Gori Castle

Gori Castle lies in the center of the city of the same name, in the Gori municipality in the Shida Kartli region in Georgia.

Although Gori Castle was first mentioned in the 7th century, archaeological evidence has showed that this rocky hill had already been fortified in the last centuries BC. It is situated at a very strategic position; a hill near the confluence of the rivers Liakhvi, Mejuda and Kura (called the Mtkvari in Georgia). The city that grew up around it was founded in the 12th century.

At the end of the 13th century the castle was in the hands of Ossetians. They were expelled in the 20's of the 14th century by George V of Georgia after a 3-year-long siege.

Around 1474 Gori Castle was taken by Uzun Hasan, Shah of the Aq Qoyunlu (White Sheep Turkomans). In 1479 Constantine II of Georgia took the castle back.

In the middle of the 16th century Georgia was several times conquered by the Safavid Shah Tahmasp I. The first 3 times however he was not able to conquer the castle. Only when he came back a 4th time was he able to take it, but only for a short period before the Ottomans took it.

Between 1578 and 1590 Simon I of Kartli, who was released from Safavid captivity in Iran to fight against the Ottomans, tried in vain to take the castle several times. In 1599 he again besieged Gori Castle. This siege lasted 9 months and was successful after his army feigned a relaxation of the siege for Lent before launching a surprise attack at night.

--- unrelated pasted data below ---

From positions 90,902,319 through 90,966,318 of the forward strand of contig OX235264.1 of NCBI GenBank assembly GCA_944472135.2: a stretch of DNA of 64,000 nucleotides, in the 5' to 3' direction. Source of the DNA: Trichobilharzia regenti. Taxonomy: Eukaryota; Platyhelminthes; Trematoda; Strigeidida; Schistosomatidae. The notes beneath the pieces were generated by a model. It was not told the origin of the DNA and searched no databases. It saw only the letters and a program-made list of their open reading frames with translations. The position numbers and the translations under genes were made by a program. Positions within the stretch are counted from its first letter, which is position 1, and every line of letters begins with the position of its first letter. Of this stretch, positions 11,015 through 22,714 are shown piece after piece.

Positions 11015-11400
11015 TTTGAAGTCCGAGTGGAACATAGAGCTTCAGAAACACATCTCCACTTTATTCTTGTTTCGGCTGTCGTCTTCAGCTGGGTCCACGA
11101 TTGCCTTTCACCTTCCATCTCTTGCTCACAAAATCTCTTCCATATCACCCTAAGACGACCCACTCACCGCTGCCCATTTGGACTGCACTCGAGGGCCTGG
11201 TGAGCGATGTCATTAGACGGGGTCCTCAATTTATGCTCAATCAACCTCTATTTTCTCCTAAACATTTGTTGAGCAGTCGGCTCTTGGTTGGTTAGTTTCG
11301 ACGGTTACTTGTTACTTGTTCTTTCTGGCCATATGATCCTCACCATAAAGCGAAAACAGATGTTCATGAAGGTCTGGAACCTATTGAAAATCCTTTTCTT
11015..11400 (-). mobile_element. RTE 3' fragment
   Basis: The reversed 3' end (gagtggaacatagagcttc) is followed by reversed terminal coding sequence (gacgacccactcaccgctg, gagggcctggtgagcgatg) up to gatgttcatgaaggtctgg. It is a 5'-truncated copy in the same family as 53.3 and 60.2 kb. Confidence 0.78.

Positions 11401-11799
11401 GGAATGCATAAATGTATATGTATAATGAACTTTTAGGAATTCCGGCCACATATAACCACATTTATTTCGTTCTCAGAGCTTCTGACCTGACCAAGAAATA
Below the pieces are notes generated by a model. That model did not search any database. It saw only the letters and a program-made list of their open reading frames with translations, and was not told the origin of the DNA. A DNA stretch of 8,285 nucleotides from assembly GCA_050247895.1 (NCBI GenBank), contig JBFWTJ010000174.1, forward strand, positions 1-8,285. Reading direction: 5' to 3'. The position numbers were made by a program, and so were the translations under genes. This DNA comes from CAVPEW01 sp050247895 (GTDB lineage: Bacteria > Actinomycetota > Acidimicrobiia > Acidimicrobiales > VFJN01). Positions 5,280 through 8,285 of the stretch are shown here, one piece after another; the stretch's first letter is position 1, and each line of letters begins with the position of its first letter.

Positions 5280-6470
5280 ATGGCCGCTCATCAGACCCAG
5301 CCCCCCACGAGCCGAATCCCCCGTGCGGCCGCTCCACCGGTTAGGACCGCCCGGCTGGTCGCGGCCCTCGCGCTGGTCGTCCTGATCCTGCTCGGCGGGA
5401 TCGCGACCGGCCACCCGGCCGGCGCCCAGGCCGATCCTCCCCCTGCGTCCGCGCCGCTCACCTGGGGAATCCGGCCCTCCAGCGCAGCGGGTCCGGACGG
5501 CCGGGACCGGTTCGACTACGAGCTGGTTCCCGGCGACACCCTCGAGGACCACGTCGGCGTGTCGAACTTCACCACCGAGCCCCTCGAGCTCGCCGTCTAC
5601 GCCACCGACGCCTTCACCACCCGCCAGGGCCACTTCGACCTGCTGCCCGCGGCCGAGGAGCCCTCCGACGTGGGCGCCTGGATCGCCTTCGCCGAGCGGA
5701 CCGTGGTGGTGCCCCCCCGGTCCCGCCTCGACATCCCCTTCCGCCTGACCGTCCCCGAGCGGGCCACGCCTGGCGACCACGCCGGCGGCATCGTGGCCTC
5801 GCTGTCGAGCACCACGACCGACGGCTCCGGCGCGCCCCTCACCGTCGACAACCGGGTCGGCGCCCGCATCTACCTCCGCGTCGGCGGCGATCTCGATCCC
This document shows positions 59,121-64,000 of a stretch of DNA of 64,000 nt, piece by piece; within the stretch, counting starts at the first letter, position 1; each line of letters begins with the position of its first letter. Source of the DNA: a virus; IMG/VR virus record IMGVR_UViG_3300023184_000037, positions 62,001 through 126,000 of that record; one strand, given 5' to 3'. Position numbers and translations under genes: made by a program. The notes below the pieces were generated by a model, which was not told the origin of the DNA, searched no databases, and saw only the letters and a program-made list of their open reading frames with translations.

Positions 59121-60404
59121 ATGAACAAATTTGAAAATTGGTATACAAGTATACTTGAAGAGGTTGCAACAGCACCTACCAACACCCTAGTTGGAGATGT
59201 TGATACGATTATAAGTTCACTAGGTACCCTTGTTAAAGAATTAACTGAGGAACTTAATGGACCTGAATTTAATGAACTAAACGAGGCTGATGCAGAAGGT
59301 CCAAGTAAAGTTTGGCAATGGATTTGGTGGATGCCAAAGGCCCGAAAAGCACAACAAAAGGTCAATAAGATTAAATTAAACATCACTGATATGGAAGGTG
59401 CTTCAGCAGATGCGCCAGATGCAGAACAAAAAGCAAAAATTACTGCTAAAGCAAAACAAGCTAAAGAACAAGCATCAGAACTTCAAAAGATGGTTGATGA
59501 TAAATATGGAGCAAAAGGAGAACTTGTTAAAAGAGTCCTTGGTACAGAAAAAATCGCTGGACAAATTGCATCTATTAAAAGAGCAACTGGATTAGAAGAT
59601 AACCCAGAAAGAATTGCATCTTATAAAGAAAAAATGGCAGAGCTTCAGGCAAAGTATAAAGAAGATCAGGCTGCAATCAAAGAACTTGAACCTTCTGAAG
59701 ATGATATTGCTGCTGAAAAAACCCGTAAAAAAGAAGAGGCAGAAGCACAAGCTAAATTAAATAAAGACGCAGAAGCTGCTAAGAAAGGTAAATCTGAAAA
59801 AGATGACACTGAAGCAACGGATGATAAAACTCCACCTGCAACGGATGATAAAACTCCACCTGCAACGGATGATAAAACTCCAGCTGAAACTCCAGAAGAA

During the 17th century the castle continued to change hands between the Georgians and the Safavids. At the beginning of this century it was taken by Shah Abbas I of Persia for a short time but this left the castle severely damaged. Directly after it was quickly rebuilt by Rostom of Kartli.

At the beginning of the 18th century Gori Castle was still considered strong and it was often visited by Vakhtang VI of Kartli. After he had moved to Russia, the area was ruled by Ottomans. Prince Givi Amilakhvari took over the castle only for it to be conquered, during the rebellion against the Safavid Empire in 1742-45, by the Persian army of Nader Shah, led by Teimuraz II of Kakheti and his son Erekle II, who had sided with the Shah. In 1774 it was rebuilt by Erekle.